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Wigfall vs. De Bow: Two Views of Southern Economic Independence

Friday, December 4, 2015 18:31
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(Before It's News)

By Hunter Wallace

The following excerpt comes from Michael Lind’s Land of Promise: An Economic History of the United States:

“In 1861, former US senator from Texas Louis T. Wigfall told a British correspondent: “We are a peculiar people, sir! We are an agricultural people; we are a primitive but a civilized people. We have no cities – we don’t want them. We have no literature – we don’t need any yet … We want no manufactures; we desire no trading, no mechanical or manufacturing classes … As long as we have our rice, our sugar, our tobacco, and our cotton, we can command wealth to purchase all we want from those nations with which we are in amity, and to lay up money besides.”

The journalist James B. D. De Bow, writing before the Civil War, did not share Wigfall’s complacency: “Our slaves work with Northern hoes, ploughs, and other implements. The slaveholder dresses in Northern goods, rides on a Northern saddle … reads Northern books … In Northern vessels his products are carried to market … and on Northern-made paper, with a Northern pen, with Northern ink, he resolves and re-resolves in regard to his rights.”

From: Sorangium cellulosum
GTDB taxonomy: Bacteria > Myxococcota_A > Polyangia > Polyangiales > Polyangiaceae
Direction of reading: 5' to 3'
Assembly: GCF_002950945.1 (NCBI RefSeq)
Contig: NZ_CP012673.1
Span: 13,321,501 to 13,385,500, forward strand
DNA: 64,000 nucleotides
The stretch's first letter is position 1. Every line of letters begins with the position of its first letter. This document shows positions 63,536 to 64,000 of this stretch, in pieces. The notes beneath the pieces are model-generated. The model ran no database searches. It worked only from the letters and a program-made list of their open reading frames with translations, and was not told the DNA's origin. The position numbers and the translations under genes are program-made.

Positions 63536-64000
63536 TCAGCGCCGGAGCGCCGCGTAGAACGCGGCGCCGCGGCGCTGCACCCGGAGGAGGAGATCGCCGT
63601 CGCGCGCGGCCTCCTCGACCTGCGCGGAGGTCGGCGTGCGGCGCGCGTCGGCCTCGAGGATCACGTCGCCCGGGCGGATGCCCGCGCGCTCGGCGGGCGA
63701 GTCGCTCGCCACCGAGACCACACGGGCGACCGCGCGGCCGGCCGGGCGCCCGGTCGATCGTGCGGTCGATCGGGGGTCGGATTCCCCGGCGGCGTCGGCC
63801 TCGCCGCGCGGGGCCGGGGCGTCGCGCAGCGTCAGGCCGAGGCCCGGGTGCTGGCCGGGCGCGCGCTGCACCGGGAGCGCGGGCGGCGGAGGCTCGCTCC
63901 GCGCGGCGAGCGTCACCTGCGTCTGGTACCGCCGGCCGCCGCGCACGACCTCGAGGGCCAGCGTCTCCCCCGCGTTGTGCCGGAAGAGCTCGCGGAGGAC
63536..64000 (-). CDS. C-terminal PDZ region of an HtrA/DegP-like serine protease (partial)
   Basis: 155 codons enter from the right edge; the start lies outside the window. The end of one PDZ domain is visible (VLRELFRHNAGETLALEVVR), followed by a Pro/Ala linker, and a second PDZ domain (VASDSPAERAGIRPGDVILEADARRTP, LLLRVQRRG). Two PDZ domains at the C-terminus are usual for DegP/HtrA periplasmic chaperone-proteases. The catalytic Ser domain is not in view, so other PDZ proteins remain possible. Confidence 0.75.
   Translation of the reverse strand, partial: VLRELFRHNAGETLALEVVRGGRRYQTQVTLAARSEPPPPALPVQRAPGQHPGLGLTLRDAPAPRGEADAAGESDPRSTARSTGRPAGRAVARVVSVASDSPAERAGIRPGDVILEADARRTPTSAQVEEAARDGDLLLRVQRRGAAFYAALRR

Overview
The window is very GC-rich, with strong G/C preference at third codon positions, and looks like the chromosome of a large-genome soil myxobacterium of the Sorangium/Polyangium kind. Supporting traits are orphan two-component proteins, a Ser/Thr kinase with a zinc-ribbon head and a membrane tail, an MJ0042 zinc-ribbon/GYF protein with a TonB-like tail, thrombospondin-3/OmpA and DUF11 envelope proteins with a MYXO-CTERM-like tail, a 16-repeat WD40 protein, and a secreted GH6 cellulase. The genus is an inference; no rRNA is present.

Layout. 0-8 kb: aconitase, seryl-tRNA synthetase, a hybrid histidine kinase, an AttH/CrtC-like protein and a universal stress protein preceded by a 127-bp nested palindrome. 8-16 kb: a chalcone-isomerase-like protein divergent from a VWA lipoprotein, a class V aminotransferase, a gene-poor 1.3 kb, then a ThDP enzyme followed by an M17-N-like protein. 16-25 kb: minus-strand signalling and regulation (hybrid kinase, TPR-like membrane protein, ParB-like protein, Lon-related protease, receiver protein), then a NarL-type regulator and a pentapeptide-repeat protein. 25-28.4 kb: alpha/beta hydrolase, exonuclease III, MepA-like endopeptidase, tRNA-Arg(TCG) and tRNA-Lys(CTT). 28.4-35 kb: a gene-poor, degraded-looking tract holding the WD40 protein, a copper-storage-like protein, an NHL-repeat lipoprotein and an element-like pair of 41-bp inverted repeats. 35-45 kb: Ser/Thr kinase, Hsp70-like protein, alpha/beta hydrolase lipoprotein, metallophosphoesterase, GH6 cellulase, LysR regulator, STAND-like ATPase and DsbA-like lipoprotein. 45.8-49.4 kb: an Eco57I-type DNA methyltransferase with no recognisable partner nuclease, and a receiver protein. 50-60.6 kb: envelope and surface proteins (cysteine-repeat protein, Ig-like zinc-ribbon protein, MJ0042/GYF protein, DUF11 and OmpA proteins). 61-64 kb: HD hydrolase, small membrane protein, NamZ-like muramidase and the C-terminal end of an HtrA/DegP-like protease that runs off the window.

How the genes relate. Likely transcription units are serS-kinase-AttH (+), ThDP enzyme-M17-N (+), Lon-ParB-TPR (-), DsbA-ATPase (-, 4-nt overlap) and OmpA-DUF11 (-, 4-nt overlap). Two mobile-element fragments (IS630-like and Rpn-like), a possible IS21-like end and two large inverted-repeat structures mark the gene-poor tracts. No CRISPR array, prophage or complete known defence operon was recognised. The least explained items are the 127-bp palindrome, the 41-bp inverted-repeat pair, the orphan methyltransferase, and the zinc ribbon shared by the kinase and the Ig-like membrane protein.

Here’s another relevant excerpt from Kvach’s book on De Bow:

“A Review contributor questioned why more Southern shipbuilders had failed to materialize, despite the South’s abundance of lumber, naval stores, and cotton to transport. A disenchanted reader noted that the delegates to the 1858 Vicksburg Commerical Convention had traveled on northern-built railroad cars and rode on iron rails produced in northern factories. Once they arrived at the convention, delegates used chairs and desks that had been assembled by northern workers and after a long day retired to “lie down to dream of southern independence in a Yankee bed.”

Lind notes:

1.) The North had 22,000 miles of railroad to 9,000 miles in the South plus the indudstrial capacity to make necessary repairs.

2.) The North had 19 million people compared to 9 million in the South. 3 million of those were slaves.

3.) The North had 10x the industry and the manufactured products of the Confederacy added up to less than one-fourth of New York’s manufacturing.

4.) The North had 14 of the 15 largest American cities.


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